Tuesday, 20 November 2012 00:00
As the sun set on a picture perfect Sunday and the lights came on at Tully Park, children from New Hyde Park, Floral Park, Franklin Square, Roosevelt and Oceanside took to the lacrosse field to play the game they love. From a spectator’s view it looked like any other game, but this night was different. On this night they were playing for a cause.
Just over two weeks ago Hurricane Sandy pounded the East Coast and left Long Island in state of destruction. Some lost power while others lost everything. When Eric Rudd from Long Island Park Lacrosse called Pete McClean from the New Hyde Park PAL Lacrosse the mission was clear “Kids playing for kids.”
Parents brought their children along with donations of food, clothing and cleaning supplies. While the parents were busy sorting through and organizing the various items the kids were playing their hearts out for one another. The normal feelings of rivalry were replaced with ones of camaraderie as the kids used to competing against one another were now on the same team. The stadium lights were hardly needed as the smiles of hope and compassion lit up the field.
As the evening came to a close Coach Keith packed up his minivan with some much needed supplies and headed back to the dark streets of Oceanside, a town hit hard by Sandy and still without power. While the storm has claimed many people’s homes and possessions it is no match for the resilience of the town’s children who despite their challenges came out and competed as though nothing was wrong. The event also helped the local residents in Long Beach and Lindenhurst.
Saturday, 25 October 2014 00:00
Long Island communities are waging a war against prescription drug abuse and a rampant heroin epidemic. The county launched a free public training program in 2012 to teach ordinary citizens the signs of an overdose and how to reverse its effects using a drug called Narcan.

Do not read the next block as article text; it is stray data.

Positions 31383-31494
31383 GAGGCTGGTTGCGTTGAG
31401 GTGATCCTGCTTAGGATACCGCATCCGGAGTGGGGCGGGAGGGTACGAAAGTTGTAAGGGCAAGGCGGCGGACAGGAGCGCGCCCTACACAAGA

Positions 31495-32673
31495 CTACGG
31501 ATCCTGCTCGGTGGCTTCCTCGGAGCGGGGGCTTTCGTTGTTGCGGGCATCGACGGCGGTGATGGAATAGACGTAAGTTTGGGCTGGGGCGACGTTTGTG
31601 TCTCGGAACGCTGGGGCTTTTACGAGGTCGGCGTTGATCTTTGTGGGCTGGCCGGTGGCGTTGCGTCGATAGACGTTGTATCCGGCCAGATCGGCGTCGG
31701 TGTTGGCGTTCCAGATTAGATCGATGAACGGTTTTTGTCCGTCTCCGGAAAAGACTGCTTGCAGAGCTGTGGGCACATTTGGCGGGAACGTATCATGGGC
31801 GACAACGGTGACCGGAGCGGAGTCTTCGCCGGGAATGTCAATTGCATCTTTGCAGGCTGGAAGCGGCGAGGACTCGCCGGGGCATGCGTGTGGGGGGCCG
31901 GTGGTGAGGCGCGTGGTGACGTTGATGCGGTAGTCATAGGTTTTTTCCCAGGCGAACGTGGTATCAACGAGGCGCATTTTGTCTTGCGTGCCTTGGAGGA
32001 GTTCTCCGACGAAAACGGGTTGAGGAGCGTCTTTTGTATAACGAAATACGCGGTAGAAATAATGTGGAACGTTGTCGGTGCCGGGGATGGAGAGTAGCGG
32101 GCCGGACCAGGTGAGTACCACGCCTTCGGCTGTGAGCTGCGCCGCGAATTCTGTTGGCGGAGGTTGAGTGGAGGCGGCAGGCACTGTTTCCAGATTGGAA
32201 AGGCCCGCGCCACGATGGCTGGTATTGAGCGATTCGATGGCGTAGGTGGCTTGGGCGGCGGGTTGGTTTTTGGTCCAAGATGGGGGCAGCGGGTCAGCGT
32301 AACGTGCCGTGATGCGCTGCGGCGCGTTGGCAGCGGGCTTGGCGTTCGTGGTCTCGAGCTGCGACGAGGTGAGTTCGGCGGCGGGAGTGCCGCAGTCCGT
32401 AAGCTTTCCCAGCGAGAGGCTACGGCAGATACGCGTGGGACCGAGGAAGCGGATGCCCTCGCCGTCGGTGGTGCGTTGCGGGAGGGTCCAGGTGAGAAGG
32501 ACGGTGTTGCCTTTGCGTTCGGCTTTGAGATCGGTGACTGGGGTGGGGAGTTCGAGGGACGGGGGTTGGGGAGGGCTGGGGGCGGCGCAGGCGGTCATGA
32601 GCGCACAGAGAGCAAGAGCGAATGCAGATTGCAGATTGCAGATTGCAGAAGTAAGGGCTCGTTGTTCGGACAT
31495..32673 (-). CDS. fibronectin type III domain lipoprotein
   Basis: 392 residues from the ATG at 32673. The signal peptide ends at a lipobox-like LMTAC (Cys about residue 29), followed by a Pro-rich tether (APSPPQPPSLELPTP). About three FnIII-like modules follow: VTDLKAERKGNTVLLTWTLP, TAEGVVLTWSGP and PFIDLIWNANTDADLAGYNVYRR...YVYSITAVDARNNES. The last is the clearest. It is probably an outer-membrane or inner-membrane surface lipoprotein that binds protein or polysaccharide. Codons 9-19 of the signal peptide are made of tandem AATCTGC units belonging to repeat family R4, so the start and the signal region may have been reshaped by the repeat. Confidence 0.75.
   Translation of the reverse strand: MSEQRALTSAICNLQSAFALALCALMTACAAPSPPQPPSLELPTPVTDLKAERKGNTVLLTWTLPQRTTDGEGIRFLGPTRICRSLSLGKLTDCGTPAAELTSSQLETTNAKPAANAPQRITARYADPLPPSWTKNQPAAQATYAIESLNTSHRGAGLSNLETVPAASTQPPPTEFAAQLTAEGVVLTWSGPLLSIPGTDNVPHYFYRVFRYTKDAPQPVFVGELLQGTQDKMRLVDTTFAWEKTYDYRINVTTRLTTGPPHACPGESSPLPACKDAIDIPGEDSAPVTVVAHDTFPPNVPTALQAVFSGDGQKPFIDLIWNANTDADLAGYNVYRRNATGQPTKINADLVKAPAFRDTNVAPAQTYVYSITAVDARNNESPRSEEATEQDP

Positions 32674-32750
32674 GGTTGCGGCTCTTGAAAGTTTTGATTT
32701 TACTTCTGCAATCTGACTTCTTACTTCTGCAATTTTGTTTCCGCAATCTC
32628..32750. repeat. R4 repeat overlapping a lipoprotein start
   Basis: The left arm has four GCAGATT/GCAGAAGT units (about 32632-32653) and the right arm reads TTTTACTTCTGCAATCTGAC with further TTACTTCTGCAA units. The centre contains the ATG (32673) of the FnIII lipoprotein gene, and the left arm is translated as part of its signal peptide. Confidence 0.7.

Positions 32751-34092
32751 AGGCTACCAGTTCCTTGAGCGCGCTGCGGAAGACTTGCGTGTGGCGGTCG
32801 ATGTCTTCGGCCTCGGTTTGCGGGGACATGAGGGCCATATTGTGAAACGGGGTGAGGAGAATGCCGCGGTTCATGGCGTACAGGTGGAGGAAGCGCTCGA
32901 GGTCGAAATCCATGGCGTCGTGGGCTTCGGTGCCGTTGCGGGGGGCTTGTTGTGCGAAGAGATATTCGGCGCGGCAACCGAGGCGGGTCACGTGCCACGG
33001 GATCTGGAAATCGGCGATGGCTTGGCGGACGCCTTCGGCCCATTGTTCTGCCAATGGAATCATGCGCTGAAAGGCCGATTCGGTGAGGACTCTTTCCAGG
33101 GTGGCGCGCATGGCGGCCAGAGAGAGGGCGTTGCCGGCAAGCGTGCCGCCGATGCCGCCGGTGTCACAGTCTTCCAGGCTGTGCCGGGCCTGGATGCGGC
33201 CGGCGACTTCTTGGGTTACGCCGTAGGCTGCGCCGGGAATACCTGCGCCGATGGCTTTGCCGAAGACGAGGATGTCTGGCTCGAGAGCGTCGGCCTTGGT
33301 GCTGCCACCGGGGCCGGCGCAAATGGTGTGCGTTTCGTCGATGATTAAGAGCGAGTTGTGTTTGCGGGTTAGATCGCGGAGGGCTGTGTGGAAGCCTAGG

Garden City High School hosted one of these training events on Oct. 9 as a packed auditorium of parents and community members gathered to learn the skills needed to potentially save a life. Floral Park will host the event in December.
Friday, 24 October 2014 00:00
Despite the national media attention about Ebola in recent weeks, there is one virus that is actually affecting Long Islanders, Enterovirus D68 (EV-D68), with one of the first cases identified in North Hempstead on Sept. 18 and a recent case on Oct. 15 in Suffolk County, which school officials called for the closing of school, as a health precaution.
Dr. Charles Schleien, chairman of the department of pediatrics at Cohen Children’s Medical Center, said that although the enterovirus is still active, cases are dwindling on Long Island. According to Schleien, approximately 500 cases have been reported this season of enterovirus, at Cohen’s Children Medical Center, with two to six patients being admitted per day.